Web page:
And here it is where it starts to get really dangerous. This viewpoint is just as bad as "Everyone who does not believe in god is defective, and should be fixed instead of tolerated." It justifies taking away human rights from believers and can even by used to justify killing believers: "They couldn't be fixed, so we needed to kill them, otherwise we would have been forced to tolerate them."

Comment Doesn't harm anyone? (Score 1) 289

Some of the research out there is starting to show that consuming pornography over time changes the reward centers in our brains and impacts our ability to have relationships with the opposite sex. Some of it even suggests that over time there is a need for kinkier pornography because the normal stuff no longer has as much of a dopamine release as it once did. This applies to both men and women, and not just with visual pornography (reading erotica can be an issue as well). I'm not trying to make a case for a blanket pornography ban, but those who imply that consuming explicit media "harms no one" are starting to slowly find themselves on the losing side of the science.

Comment Re:Key theft != cracking encryption (Score 1) 268

Not really, even if you power off, the memory will still hold its contents for many minutes. Some bits may flip but that is not such a problem, because even with some flipped bits you can still recovery the key. Most of the time the memory image contains not just the key, but also an AES key schedule which is an expanded version of the key with huge amounts of redundancy. Even if a little bit more than 70% of the bits contain random values instead of bits from real key schedule the real key can still be recovered within a few minutes: Applications of SAT Solvers to AES key Recovery from Decayed Key Schedule Images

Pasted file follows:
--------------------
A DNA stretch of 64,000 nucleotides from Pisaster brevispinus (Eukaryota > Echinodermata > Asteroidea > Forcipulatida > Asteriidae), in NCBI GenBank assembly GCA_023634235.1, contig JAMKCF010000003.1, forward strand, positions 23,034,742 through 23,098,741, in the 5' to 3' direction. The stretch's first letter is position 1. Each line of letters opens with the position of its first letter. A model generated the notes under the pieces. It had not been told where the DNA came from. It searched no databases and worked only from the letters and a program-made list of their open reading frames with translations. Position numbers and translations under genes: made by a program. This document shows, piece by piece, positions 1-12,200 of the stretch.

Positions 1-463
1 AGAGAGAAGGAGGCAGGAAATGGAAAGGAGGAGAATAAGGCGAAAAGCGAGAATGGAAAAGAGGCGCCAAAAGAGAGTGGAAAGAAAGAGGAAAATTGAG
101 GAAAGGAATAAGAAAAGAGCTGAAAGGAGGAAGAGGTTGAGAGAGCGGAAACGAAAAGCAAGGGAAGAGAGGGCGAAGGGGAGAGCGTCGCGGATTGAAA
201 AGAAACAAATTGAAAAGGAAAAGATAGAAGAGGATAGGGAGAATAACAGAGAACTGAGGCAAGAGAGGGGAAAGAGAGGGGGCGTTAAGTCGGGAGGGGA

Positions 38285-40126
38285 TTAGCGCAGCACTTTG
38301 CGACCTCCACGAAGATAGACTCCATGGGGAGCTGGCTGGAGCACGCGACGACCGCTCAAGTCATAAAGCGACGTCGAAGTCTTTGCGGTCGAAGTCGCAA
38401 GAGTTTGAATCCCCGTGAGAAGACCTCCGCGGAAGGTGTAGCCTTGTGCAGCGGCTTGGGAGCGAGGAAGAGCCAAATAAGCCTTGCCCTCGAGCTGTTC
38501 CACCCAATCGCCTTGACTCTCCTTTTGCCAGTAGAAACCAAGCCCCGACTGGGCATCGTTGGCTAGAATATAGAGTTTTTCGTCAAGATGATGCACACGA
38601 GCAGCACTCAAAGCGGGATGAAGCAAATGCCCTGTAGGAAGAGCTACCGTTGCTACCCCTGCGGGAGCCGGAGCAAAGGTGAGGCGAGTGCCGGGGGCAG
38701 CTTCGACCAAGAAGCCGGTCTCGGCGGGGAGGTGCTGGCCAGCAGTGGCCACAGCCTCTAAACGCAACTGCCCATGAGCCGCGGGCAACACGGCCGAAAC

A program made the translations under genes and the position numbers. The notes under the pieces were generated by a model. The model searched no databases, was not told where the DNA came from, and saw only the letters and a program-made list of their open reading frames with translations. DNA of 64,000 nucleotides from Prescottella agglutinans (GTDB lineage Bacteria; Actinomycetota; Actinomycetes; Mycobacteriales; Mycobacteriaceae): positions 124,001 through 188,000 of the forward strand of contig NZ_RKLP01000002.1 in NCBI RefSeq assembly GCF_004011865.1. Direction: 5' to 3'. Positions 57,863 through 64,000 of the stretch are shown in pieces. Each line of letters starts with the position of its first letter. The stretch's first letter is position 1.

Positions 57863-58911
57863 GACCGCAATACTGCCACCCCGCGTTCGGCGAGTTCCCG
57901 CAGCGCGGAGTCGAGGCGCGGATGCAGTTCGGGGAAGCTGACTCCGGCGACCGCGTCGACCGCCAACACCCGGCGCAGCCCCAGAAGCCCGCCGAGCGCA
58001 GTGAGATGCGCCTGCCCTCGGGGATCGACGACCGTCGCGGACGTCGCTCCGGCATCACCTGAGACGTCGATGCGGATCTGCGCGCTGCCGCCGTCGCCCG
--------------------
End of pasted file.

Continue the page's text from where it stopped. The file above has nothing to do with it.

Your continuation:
Comment's still there, you know (Score 1) 255

Similarly, I knew a few people who were involved in serious discussions of Middle-Eastern history, and found a similar problem: Any mention of Armenia would trigger a flood of bot-generated messages, some megabytes in size, from the Turkish crowd trying to interfere with anything that might mention the Armenian genocide. (Hmmm ... I wonder if they're watching this discussion. ;-).

Ah, the Serdar Argic "Howling Through The Wires" 1994 USENET World Tour. With T-Shirt from net.legend Joel Furr. And a net.poltergeist horror story from that summer. Good times, good times (dot exe).

I miss the web we lost, but I really miss the NET we USEd.

Comment Re:Really? (Score 1) 412

Yes, it is often confusingly lumped in to atheism.

Exactly and everyone knows that this meaning of atheism also exists. And like every word with multiple common definitions it is usually easy to determine the meaning of the word "atheism" from the context. Both believers and atheists like using this kind of meaning of the word atheist. This articles headline does not say: "Antitheist blogger Sentenced To 3 Years in Prison For Insulting Islam". But if we use your favored definitions the headline should have been this. Because it is pretty clear that he was not sentenced to prison because of his missing belief in god but because of his vocal antitheism. Precise definitions are good, but to not be bigot people have to use them everywhere and not just were they like them. And not at one place say stuff like 1."Atheism is just disbelief in god, nothing else. For this reason atheism alone can never be the reason for any foul dead." and then at next place when someone mentions that atheists in the soviet union killed a huge number of people answer with 2."These were not atheists, they were following a political religion." If atheism is just disbelief in god and nothing else then it just does not matter if people without a belief in god were also subscribers of political religion, they are still atheists as long as they do not believe in god. There are reasonable definition for atheism where 1. is true and there are reasonable definitions where 2. is true. But there is no reasonable definition of atheism where both 1. and 2. are true.